Leap Day only comes around every four years, but people living with rare diseases have surpassed odds much greater than that. After the Undergraduate Student Government (USG) passed a statement of position to recognize Rare Disease Day on campus, as well as show support for rare disease treatment and those living with a rare disease, they hosted an event in the Student Organization Center (SOC) last Friday to commemorate the day. The legislation and event were led by Sarah Hill, a College of Agriculture, Health and Natural Resources Senator, who lives with Wolfram Syndrome.
“I think it was important for UConn have Rare Disease Day be recognized because a lot of people, myself included before I was diagnosed with a rare disease, do not know about it and do not know about rare diseases or the impact they can have on individuals’ lives,” Hill, a sixth-semester environmental studies major, said. “I think, or I hope, the impact will [bring] broader awareness on campus and in our world at large about rare diseases and why this issue matters, so that there is a collective movement to create positive change.”
When students entered the room, Hill directed them toward a QR code to take an online quiz about rare diseases, including statistics about those living with a rare disease and how it may affect their lives, such as the decrease in likeliness of receiving a job offer.
“[T]here are a lot of people who do not know the true amount of people who have rare diseases and whose lives are impacted by rare diseases,” Anna Pratt, a fourth-semester political science major and CLAS Senator, said. She mentioned how she hadn’t considered the perspective of the impact of having a family member with a rare disease, which was addressed in one of the quiz questions. “Talking about rare diseases also decreases the stigma that has formed in society around talking about personal matters such as having a rare disease and makes a more inclusive atmosphere for people who have a rare disease or are impacted by rare disease. Having a rare disease should not be a topic that is taboo to discuss but should be called attention to instead.”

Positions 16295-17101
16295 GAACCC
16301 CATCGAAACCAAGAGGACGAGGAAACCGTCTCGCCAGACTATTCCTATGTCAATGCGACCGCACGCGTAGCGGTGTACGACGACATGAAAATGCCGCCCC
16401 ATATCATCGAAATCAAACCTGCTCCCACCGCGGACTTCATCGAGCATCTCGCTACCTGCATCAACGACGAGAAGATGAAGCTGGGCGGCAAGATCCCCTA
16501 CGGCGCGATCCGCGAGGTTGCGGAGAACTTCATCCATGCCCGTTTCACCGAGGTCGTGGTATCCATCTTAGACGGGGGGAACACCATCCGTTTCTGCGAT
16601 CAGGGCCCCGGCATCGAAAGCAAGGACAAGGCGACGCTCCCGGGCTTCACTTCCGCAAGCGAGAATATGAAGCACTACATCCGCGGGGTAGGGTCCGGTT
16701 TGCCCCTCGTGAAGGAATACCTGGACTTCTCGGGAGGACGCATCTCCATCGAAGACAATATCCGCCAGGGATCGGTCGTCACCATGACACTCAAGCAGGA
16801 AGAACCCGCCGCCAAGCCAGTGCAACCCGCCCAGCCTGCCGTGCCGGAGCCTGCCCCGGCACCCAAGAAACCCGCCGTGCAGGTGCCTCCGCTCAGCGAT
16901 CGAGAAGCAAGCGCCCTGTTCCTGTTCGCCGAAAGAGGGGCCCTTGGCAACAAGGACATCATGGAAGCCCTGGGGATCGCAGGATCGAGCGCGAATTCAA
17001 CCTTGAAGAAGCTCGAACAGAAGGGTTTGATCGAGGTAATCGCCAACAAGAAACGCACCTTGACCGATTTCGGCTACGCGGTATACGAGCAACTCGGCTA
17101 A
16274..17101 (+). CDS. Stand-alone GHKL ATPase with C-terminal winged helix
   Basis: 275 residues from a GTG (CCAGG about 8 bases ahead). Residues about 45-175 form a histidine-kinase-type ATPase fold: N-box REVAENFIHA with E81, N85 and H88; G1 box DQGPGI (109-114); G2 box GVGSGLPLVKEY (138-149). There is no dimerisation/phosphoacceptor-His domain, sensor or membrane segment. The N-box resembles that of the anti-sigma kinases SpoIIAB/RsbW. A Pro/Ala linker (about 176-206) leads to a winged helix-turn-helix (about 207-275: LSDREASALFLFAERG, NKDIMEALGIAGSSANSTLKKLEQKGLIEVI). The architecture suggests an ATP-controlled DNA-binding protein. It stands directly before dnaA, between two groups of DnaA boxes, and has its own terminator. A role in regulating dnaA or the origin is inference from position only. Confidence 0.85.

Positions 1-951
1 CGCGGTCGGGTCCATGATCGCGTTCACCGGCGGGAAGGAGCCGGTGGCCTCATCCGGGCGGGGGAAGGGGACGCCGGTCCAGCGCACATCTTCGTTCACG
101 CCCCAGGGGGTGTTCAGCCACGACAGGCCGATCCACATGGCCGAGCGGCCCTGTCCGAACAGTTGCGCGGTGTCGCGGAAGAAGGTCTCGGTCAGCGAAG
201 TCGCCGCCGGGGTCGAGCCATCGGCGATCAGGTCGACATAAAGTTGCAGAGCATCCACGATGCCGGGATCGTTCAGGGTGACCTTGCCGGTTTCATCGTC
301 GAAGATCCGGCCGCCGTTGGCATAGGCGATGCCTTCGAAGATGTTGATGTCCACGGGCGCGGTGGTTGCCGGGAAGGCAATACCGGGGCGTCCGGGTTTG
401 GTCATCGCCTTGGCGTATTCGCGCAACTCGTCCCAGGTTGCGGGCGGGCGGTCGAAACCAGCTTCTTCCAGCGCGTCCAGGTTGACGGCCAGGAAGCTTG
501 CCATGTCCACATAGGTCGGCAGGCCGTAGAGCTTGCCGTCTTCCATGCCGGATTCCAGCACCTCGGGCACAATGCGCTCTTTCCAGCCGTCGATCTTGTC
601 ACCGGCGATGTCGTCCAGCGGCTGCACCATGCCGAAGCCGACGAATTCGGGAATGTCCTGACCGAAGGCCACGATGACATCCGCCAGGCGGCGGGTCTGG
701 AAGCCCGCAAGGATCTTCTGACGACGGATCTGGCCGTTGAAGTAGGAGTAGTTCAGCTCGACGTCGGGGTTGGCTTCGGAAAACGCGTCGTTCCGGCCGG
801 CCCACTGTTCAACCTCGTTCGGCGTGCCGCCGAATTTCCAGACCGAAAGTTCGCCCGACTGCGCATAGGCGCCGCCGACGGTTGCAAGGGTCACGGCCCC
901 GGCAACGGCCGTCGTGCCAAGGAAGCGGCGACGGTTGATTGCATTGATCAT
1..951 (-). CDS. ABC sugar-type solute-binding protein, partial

Once students completed the quiz and were shown the answers, many reported low scores of three or four, and expressed interest in learning more about rare diseases. They then could receive a stuffed zebra or free t-shirt promoting Rare Disease Day.
“The zebra is like the rare disease mascot, [as] zebra is an actual term that has been used in medicine to mean a very unlikely diagnostic possibility,” Hill said.
Students were also encouraged to write on a paper cut-out of a hand what rare means to them, relating to this year’s theme, “Reframe Rare.” The theme seeks to redefine the concept of “rare” in society, especially for those who may not know much about rare diseases.
“To support those with rare diseases, I think it has to be noted that … they may not feel comfortable telling you and being open about it yet,” Hill said. “Or, they also may not know they have a rare disease because it may still be undiagnosed.”
Pratt was one of the USG senators who had voted on passing the statement of position for Rare Disease Day.
“As a USG senator, I know Sarah Hill personally and I got to hear directly from her about why she felt having a Rare Disease Day [at UConn] was important,” Pratt said. “Seeing her be so passionate about an event and seeing how much effort went into planning made me want to attend and support her.”
Hill addressed what living with a rare disease may mean when dealing with other societal problems, like the state of the nation’s healthcare system, referring to the lack of universal healthcare and coverage for preexisting conditions.
“Rare diseases is an issue that is often forgotten about, and we need to make it something that cannot be forgotten about,” Hill said, encouraging people to contact their local and state government representatives. “Educate your reps, educate your friends, educate your family, talk about this issue, don’t let it stay hidden.”
Beyond raising awareness and supporting additional research into rare diseases, Hill reminds people of how else they can easily support those living with one.
“I think it goes back to just being a nice person in general, because you never know what someone is going through,” Hill said.
Hollie Lao is a staff writer and the social media manager for The Daily Campus. She can be reached via email at email@example.com.